Lot 1
  • 1

Follower of Rogier van der Weyden

120,000 - 180,000 GBP
241,250 GBP
bidding is closed


  • Rogier van der Weyden
  • the virgin and child

  • oil on panel
  • 46.8 by 34.5 cm.; 18 3/8 by 13 5/8 in.


Fürstenberg Princely Collections;
Baron Joseph Blanckart (1796-1873), Brussels, by whom acquired from the above in 1853;
Thence by descent to his daughter Baroness Marie-Clémentine Blanckart (1869-1960), who married in 1891 Count Frédéric de Borchgrave d'Altena;
Her son, Count Joseph de Borchgrave d'Altena (1895-1985), Conservateur-en-chef des Musées Royaux d'Art et d'Histoire de Belgique, by whom loaned to the Musée du Château de Lexhy, near Liège;
Acquired privately following the dispersal of the contents of the Musée in 1985 by the present collector.


Liège, Musée du Château de Lexhy, on loan.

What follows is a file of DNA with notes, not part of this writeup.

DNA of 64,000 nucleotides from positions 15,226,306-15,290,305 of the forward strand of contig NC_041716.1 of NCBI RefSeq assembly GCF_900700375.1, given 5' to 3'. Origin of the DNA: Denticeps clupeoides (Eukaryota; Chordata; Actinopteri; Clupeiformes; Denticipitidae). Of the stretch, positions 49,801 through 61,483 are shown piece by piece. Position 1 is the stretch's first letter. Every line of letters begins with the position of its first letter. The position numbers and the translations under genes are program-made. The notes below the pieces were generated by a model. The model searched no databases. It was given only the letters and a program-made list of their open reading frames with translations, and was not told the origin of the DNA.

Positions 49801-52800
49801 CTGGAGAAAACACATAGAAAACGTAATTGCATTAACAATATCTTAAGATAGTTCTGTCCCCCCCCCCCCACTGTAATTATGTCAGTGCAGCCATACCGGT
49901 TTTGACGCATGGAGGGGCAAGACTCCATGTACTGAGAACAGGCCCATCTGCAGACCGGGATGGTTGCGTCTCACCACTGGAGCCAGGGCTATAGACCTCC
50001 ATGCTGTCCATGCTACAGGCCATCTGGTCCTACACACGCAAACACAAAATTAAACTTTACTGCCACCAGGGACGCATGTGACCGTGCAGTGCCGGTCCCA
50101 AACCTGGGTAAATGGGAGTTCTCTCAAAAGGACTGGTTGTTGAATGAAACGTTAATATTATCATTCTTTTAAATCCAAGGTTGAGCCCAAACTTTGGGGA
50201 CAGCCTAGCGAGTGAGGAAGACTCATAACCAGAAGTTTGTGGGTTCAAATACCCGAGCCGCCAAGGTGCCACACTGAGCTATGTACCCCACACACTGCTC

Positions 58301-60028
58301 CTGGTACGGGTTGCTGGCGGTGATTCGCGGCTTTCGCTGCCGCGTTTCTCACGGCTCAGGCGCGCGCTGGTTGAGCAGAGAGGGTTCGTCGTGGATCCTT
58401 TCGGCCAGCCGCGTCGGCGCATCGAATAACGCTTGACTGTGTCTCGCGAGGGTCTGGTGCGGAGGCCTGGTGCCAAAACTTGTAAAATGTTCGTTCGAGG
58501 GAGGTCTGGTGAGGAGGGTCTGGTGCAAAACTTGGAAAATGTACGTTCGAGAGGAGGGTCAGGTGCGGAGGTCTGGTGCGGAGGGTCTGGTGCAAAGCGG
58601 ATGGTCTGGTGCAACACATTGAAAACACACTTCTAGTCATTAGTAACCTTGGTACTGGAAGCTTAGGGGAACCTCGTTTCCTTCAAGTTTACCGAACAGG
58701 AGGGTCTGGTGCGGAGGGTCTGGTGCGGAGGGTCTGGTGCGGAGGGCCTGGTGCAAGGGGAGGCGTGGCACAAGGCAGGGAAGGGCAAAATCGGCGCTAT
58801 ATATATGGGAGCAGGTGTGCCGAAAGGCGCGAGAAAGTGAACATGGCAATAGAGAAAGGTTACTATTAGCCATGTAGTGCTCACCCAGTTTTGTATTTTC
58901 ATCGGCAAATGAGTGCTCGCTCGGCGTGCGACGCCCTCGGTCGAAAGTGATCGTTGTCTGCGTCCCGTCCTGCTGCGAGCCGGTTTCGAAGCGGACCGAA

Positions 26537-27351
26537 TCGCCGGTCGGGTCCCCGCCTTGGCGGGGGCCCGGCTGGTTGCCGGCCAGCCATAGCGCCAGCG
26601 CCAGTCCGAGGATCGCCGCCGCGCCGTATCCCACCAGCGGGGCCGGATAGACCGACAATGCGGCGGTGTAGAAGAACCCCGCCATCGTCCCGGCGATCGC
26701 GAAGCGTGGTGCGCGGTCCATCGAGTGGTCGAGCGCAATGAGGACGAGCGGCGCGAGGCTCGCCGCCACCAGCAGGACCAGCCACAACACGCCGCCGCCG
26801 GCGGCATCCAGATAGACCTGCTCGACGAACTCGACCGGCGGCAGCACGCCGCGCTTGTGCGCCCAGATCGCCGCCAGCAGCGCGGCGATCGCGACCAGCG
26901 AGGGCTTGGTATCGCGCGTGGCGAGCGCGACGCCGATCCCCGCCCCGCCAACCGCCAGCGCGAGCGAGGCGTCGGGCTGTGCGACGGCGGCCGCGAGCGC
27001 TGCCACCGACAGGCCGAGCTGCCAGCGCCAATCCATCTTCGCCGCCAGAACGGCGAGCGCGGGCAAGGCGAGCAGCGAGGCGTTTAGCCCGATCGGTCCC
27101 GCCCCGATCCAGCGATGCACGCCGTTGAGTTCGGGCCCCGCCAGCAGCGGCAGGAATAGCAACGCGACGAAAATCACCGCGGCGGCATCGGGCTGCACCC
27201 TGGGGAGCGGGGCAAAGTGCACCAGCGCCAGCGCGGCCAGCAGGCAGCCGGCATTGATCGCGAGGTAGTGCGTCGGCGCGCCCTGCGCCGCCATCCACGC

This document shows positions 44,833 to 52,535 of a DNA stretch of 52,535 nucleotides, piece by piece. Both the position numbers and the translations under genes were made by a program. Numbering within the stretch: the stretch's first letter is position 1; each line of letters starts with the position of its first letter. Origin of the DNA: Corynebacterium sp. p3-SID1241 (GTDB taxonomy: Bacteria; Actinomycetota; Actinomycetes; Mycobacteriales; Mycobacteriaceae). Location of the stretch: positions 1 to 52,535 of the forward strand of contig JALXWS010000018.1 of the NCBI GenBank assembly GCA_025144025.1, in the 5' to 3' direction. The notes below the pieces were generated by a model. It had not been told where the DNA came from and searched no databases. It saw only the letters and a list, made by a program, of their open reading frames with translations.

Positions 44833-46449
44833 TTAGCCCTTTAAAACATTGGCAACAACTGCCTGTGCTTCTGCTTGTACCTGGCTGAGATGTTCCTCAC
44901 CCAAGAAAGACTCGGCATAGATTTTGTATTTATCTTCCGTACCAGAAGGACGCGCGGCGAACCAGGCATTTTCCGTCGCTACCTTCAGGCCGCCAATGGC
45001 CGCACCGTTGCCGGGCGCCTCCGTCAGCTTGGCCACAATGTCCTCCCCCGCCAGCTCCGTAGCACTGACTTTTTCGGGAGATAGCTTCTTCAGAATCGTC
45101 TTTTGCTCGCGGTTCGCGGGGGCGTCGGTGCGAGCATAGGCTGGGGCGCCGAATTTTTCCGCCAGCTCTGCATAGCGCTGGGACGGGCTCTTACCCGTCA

Catalogue Note

This intimate image of the Virgin and Child was without doubt the most popular and enduring in all early Netherlandish painting. Seated before an open window, the young mother is shown breastfeeding her naked infant son, who lies in her lap, and who smiles and wiggles his hands and his feet in pleasure at her embrace. The design is the invention of Rogier van der Weyden (c.1399-1464), and is taken from his celebrated panel of Saint Luke painting the Virgin painted around 1435-6 and known today in four versions, of which the original is probably that now in the Museum of Fine Arts in Boston (Fig.1).1  Here, the painter is faithful to Rogier's basic design, but has taken the embroidered brocade to her left and brought it around so that it is now behind her, and has altered details of the Virgin's robes, her kerchief and the cloth beneath her son. The beautifully detailed landscape background, seen through an open window, is the artist's own invention, and completely different from Rogier's original.